Let's Get It On

Not Rated

"Let's Get It On" is a classic Motown single, endlessly repeatable and always enjoyable. It begins with three great wah-wah notes that herald the arrival of a vintage Fifties melody. But while the song centers around classically simple chord changes, the arrangement centers around a slightly eccentric rhythm pattern that deepens the song's power while covering it with a contemporary veneer. Above all, it has Marvin Gaye's best singing at its center, fine background voices on the side, and a long, moody fade-out that challenges you not to play the cut again.

For the rest of the LP, Gaye uses his voice (in both lead and background) to create a dreamlike quality only slightly less surreal than he did on What's Goin' On, his very best record to date. But while on the earlier work he sang of the difference between his vision of God's will and man's life, he is currently preoccupied with matters purely secular — love and sex.

And yet he continues to transmit that same degree of intensity, sending out near cosmic overtones while eloquently phrasing the sometimes simplistic lyrics. But then that should come as no surprise from the man who sang "She makes my day a little brighter My load a little lighter She's a wonderful one," in a way that made it difficult to remember whether he was singing about God or woman — and whether he felt there was any difference.

The first side was co-written and co-produced by veteran rock hand Ed Townshend, and it flows with ease, the melodies sometimes underdeveloped, but Gaye's voice, hovering around the falsetto, holding our attention and providing unique transitions in mood and style that happily bring us back to a reprise of the title cut, "Keep Gettin' It On."

Gaye produced the second side, and it is more daring and self-conscious. "You Sure Love to Ball" has the chant-like quality of most of the album but is overdone. What first induces a hypnotic response soon generates simple boredom, as his endless repetitions take on an unpleasantly obsessive quality. Conversely, the slow "Just to Keep You Satisfied" is too blatantly sincere. I prefer the loose sensuality of "Come Get to This," an up-beat song with a dazzling arrangement, devoid of the simplistic elements of some of the material.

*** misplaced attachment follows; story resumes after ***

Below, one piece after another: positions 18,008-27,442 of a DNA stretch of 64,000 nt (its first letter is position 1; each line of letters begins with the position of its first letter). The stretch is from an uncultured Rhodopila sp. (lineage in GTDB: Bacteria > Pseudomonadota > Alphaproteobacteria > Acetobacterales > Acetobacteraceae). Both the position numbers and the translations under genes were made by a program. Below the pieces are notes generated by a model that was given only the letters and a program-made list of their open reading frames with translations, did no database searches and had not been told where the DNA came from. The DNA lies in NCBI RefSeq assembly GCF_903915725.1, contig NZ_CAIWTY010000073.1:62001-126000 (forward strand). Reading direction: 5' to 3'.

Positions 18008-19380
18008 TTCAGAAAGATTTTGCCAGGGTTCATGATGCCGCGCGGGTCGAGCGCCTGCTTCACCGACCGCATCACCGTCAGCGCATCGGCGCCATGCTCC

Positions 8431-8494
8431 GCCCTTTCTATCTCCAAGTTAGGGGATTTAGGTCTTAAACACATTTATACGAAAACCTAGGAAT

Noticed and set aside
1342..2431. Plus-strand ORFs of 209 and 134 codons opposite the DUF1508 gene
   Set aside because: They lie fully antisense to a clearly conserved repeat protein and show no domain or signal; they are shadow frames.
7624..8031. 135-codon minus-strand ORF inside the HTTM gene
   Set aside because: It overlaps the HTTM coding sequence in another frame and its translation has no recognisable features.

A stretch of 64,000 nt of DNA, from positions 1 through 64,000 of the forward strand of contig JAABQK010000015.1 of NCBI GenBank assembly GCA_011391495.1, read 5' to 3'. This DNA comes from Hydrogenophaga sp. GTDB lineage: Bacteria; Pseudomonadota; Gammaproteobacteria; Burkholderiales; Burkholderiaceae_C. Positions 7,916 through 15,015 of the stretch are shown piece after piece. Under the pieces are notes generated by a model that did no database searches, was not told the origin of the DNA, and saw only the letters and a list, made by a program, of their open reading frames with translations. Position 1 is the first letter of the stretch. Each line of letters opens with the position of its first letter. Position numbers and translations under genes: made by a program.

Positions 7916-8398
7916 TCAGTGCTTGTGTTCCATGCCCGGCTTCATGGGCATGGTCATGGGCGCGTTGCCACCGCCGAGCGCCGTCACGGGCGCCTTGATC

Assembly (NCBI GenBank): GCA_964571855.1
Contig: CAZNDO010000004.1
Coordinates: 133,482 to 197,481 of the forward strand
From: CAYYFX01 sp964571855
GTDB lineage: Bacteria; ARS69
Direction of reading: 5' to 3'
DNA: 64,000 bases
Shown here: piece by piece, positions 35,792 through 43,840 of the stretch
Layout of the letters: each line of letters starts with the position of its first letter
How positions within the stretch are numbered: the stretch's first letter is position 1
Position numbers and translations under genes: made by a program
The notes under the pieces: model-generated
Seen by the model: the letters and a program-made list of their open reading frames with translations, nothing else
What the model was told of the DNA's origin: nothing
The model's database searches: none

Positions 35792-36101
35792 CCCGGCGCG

Let's Get It On is as personal as What's Goin' On but lacks that album's series of highpoints. Instead, it ebbs and flows, occasionally threatening to spend itself on an insufficiency of ideas, but always retrieved, just in time, by Gaye's performance. From first note to last, he keeps pushing and shoving, and if he sometimes takes one step back for every two ahead, he gets there just the same — and with style and spirit to spare.

By contrast, Diana And Marvin is a producer's showcase (there are four sets of them) with the singers serving as cogs in a wheel. The voices are well-matched, the material well-chosen ("Pledging My Love," "Don't Knock My Love" and "You're My Everything") and all technical aspect are superb.

Unfortunately, the album lacks the warmth and identity of the Marvin Gaye-Tammi Terrell and Nick Ashford-Valerie Simpson collaborations, although the latter's influence dominates the singing. In fact, Diana Ross sounds so much like Ms. Simpson on "You're a Special Part of Me," itself an imitation Ashford-Simpson composition, that the "unsuspecting listener might confuse the two.

Ms. Ross gets everything across except conviction and as a result, these two cooing love birds wind up sounding unconvincing. As a result, the album never quite transcends its image of pure commercial contrivance to become an aesthetic collaboration.

But despite the lack of depth, Diana And Marvin is an entertaining album, with occasional flashes of unexpected inspiration. It isn't as satisfying as Let's Get It On but is infinitely superior to Touch Me in the Morning. And anything that moves Diana Ross closer to what she does best — sing well-produced, R&B pop music — deserves special consideration and a little of our patience.

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